The Big Four includes the heads of Wayne, Oakland and Macomb counties, along with Detroit’s mayor. In recent years, they’ve met held an annual public meet-up to discuss regional cooperation and other issues in southeast Michigan.

It's Just Politics Logo
It's Just Politics with Zoe Clark and Rick Pluta

Governor Snyder delivers his fifth State of the State address tonight and co-hosts of It's Just Politics,  Zoe Clark and Rick Pluta, are in Lansing preparing to cover the speech. They gave us a preview of what might be addressed tonight.

Rick Snyder wants the U.S., not Canada, to pay for the Ambassador Bridge's customs plaza.
Michigan.gov

President Obama prepares to deliver the State of the Union speech tonight and Governor Snyder will also be delivering his State of the State address. In their time in office both leaders have gone through their ups and downs of approval ratings, but where do they fall now?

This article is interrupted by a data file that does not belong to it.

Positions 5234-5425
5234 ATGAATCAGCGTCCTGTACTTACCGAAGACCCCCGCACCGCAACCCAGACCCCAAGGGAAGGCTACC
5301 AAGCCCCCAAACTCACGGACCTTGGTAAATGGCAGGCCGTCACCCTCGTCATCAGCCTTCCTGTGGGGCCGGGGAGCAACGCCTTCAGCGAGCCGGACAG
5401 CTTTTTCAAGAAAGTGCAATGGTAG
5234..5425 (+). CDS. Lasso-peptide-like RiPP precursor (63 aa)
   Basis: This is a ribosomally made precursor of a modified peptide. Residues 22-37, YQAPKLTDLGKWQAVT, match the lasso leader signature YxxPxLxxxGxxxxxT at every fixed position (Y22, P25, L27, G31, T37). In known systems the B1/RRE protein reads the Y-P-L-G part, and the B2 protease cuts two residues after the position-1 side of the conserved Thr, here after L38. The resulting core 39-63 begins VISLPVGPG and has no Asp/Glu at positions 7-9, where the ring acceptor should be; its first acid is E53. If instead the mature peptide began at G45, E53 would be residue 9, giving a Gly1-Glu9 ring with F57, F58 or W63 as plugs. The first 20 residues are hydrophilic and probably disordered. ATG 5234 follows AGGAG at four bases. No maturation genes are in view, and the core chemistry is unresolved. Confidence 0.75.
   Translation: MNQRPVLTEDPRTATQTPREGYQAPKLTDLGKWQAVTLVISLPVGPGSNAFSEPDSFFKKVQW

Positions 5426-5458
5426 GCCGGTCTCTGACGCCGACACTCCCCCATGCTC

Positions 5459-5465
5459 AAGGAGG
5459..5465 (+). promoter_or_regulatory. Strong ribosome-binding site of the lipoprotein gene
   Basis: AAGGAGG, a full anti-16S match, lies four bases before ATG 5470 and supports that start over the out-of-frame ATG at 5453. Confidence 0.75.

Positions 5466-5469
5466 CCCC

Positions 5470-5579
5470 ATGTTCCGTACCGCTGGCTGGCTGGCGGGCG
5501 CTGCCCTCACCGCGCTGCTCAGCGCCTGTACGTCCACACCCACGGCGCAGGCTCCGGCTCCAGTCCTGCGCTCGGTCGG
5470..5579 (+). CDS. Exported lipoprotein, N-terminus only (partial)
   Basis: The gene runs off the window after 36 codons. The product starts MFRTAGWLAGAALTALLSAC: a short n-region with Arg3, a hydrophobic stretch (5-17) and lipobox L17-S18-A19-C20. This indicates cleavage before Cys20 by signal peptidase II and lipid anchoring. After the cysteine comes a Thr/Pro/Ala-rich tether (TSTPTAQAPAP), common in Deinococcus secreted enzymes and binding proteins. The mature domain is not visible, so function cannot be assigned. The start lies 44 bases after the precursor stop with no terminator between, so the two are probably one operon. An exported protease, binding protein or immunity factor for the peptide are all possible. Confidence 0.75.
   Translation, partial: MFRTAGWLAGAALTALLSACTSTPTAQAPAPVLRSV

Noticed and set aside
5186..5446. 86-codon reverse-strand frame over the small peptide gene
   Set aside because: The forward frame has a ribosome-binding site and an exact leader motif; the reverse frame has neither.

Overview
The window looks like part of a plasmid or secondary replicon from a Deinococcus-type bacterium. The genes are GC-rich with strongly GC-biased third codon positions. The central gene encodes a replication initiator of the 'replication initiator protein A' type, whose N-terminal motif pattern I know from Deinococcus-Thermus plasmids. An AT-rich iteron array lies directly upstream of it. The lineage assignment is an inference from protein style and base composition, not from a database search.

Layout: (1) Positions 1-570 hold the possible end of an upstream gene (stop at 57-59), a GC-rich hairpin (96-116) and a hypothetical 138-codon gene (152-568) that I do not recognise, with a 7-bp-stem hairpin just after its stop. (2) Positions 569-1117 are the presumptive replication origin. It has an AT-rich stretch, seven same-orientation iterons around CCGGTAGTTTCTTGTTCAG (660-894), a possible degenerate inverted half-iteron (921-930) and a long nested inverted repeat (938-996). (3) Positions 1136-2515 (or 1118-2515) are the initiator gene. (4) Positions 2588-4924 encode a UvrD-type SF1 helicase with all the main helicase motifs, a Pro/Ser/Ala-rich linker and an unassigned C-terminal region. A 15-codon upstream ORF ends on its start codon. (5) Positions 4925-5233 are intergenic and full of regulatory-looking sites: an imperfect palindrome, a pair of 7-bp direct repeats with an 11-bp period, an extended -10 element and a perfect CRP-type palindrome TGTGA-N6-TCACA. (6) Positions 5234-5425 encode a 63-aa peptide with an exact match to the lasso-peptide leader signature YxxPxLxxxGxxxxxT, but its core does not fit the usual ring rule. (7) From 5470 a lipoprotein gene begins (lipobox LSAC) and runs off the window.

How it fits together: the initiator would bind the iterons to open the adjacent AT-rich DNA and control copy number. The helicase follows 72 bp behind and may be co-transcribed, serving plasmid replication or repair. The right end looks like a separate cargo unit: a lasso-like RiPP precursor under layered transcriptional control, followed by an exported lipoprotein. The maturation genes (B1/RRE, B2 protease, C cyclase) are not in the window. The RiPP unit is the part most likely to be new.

Michigan State economics Professor Charles Ballard keeps track of how both men fare in Michigan and says for the first time in the surveys they've conducted since Governor Snyder took office his approval ratings are higher than President Obama's in Michigan.

  Today on Stateside:

A sunset in Havana.
José Eduardo Deboni / Flickr

The United States took a major step toward establishing relations with Cuba after a deep freeze that has lasted over half a century.

A congressional delegation met yesterday with Cuban officials in Havana. Among the delegation was Michigan's senior senator, Debbie Stabenow, D-MI.

Governor Rick Snyder
Rick Snyder for Michigan / Facebook Page

The Detroit Free Press reports that Gov. Snyder will announce plans to merge the two departments in his State of the State address tonight.

More from the Freep: